As we all know, there are only two certainties — death and taxes. I don't like writing (or thinking) about death. So this column is about taxes.
Not so coincidentally, we're in the tax season. Many people fill out the short form and send it in. Good for them. Lots of us have more complicated financial lives.
In many cases, those complications will be handled by a hired tax professional. But some people really like to do their own taxes. They aren't alone; there's plenty of help online.
Get your questions answered
Got questions? Check out what experts have posted online. Three good sites are Motley Fool, Kiplinger's and MSN Money. These sites may be easier to understand than the information on the Internal Revenue Service's site. I have links to them at www.komando.com/news.
You'll learn about commonly overlooked deductions. Then, find out about requirements for taking the deductions.
Uncovering deductions will be popular with every taxpayer. But there's more to preparing taxes than deductions. So you'll find information on avoiding audits and changes in tax law. The sites will also help you decide when to call in a professional.
File your forms online
When you're ready to file your federal taxes, you can do it online. The IRS wants more taxpayers to file electronically. So it has teamed up with tax preparation software companies such as TaxCut, TaxAct (one of my show's sponsors) and TurboTax.
Together, they offer free e-filing services. You must meet certain requirements to qualify for free filing.
First, your adjusted gross income must be $54,000 or less. There are also age and residency requirements. And other criteria may apply.
Start at www.irs.gov. Type this address in your browser. It is the only way to ensure you'll go to the official IRS site.
Once there, you'll get help choosing software that suits your needs. Then, you'll be directed to the software company's site.
The software walks you through doing your taxes. Forget about finding the correct forms. All you need are your financial papers. The software performs the calculations for you. So you're less likely to make mathematical errors.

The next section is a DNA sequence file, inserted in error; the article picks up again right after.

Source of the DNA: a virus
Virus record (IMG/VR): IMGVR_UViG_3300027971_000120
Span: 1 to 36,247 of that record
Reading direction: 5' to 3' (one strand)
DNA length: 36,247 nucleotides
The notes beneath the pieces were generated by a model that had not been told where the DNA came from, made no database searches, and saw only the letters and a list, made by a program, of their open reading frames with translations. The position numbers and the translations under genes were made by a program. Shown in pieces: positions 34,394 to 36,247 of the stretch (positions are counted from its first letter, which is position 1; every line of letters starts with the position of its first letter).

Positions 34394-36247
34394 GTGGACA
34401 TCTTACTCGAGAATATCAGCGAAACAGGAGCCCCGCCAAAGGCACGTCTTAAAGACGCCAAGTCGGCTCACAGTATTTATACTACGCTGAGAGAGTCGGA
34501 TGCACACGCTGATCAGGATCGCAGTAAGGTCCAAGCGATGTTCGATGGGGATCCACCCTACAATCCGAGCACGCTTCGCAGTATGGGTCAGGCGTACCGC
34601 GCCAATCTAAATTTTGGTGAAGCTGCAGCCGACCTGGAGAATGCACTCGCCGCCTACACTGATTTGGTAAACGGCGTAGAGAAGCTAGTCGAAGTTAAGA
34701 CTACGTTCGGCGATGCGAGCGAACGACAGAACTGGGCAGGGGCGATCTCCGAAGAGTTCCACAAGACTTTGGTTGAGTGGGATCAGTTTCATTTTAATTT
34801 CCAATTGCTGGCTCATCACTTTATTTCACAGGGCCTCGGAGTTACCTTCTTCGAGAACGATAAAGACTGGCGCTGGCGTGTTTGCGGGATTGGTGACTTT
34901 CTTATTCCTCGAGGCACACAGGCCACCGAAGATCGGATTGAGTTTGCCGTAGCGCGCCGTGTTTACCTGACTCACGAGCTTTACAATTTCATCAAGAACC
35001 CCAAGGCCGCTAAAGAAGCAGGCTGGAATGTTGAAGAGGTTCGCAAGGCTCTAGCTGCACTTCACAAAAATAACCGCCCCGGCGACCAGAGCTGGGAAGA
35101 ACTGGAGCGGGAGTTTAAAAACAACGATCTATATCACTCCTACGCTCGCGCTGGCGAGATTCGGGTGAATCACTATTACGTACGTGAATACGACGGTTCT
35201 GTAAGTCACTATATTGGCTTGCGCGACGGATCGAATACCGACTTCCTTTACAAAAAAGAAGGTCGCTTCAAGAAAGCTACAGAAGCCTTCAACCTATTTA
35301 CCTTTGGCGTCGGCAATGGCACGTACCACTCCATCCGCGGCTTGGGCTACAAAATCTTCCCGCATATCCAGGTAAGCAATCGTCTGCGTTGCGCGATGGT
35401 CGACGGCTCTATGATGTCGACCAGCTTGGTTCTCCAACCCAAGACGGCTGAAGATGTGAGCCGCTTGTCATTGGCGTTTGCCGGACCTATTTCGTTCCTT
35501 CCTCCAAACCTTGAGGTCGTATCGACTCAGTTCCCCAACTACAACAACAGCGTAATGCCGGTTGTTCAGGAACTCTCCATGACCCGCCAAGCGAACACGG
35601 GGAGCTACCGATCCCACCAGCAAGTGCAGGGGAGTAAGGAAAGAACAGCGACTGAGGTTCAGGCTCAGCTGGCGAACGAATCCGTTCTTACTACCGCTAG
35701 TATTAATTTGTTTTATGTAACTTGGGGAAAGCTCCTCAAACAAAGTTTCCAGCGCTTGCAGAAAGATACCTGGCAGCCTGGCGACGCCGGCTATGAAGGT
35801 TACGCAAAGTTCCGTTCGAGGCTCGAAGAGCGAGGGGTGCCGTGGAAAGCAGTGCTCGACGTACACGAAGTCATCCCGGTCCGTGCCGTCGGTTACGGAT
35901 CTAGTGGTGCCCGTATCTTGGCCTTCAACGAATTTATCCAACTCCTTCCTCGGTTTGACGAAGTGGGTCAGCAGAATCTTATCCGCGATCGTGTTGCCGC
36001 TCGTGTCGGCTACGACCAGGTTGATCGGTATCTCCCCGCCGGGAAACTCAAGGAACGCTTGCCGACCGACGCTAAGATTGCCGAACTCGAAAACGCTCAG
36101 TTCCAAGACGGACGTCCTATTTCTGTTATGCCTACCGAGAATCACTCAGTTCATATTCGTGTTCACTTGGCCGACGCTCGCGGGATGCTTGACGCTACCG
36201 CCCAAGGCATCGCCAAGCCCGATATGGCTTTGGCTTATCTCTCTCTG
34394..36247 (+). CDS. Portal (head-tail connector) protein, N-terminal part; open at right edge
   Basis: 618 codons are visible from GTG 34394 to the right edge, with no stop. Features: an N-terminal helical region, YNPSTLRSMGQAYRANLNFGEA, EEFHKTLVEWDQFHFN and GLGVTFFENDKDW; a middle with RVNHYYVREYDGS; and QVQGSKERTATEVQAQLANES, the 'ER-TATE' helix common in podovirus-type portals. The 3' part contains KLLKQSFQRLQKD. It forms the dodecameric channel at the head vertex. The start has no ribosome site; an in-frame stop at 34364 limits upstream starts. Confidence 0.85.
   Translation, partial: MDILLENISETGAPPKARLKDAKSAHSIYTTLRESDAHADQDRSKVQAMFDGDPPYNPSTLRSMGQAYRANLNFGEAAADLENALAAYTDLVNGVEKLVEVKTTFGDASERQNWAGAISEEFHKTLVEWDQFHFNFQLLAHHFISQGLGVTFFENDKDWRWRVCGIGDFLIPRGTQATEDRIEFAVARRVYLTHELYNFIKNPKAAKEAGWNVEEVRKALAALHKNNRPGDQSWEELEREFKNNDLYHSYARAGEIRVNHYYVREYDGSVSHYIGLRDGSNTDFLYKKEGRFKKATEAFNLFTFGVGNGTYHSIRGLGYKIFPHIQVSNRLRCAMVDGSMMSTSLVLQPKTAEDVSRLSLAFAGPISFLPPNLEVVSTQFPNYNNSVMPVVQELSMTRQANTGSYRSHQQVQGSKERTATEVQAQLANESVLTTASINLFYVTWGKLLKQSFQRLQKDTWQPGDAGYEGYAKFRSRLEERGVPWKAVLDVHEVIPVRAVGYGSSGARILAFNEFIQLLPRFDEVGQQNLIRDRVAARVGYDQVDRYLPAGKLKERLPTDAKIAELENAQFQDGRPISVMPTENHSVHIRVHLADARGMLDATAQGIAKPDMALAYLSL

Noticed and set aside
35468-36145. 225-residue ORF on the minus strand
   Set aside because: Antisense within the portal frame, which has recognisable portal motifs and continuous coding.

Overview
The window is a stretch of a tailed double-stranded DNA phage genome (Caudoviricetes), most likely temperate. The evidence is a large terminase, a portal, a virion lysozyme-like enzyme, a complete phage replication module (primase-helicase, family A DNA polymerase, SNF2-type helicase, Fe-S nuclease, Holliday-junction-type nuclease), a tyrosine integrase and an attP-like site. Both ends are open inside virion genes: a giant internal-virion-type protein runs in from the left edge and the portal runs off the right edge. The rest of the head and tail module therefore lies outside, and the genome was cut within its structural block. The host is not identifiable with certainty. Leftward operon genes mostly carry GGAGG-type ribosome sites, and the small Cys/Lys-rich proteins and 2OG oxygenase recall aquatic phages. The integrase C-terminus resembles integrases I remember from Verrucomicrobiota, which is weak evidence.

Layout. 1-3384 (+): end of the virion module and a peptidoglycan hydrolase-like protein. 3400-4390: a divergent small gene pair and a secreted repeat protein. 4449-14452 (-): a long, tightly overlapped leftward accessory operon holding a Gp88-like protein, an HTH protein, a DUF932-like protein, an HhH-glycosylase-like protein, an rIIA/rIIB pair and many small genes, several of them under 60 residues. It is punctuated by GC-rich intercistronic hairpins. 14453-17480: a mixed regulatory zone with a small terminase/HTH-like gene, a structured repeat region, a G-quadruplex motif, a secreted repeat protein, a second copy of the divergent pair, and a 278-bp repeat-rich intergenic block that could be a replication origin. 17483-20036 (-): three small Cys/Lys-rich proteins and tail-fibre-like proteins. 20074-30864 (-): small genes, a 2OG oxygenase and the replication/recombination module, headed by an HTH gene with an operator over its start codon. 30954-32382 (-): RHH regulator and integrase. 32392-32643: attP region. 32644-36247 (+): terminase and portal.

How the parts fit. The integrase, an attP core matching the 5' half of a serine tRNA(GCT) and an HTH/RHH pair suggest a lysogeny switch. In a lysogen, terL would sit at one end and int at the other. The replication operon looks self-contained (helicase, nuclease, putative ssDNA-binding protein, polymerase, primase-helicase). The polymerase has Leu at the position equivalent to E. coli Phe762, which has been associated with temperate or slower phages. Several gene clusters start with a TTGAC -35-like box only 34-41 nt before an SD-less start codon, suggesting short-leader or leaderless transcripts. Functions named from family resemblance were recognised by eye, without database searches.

Don't qualify for free filing? You can still find tax filing software at the IRS's site. You just have to pay for it, along with e-filing fees.
Don't forget your state taxes. You may be able to file those with your federal taxes. Some companies offer free state filing. But in many cases, you'll be charged to file your state return.
Protect your information
Companies listed on the IRS website must abide by the IRS's rules. Your information is transmitted securely. The companies can't disclose your information to third parties without consent.
Make sure your computer's security software is current. Before preparing your taxes, scan your computer for spyware and other threats.
And remember that criminals love tax season. Watch for phony e-mail messages purporting to come from the IRS. Just delete the messages. Don't click links or call numbers in e-mail. The IRS won't contact you via e-mail.
Finally, if your taxes are complicated, consult an expert. Paying for professional help is better than facing an audit.
Kim Komando hosts the nation's largest talk radio show about computers and the Internet. To get the podcast or find the station nearest you, visit: www.komando.com/listen. To subscribe to Kim's free e-mail newsletters, sign up at: www.komando.com/newsletters. Contact her at firstname.lastname@example.org.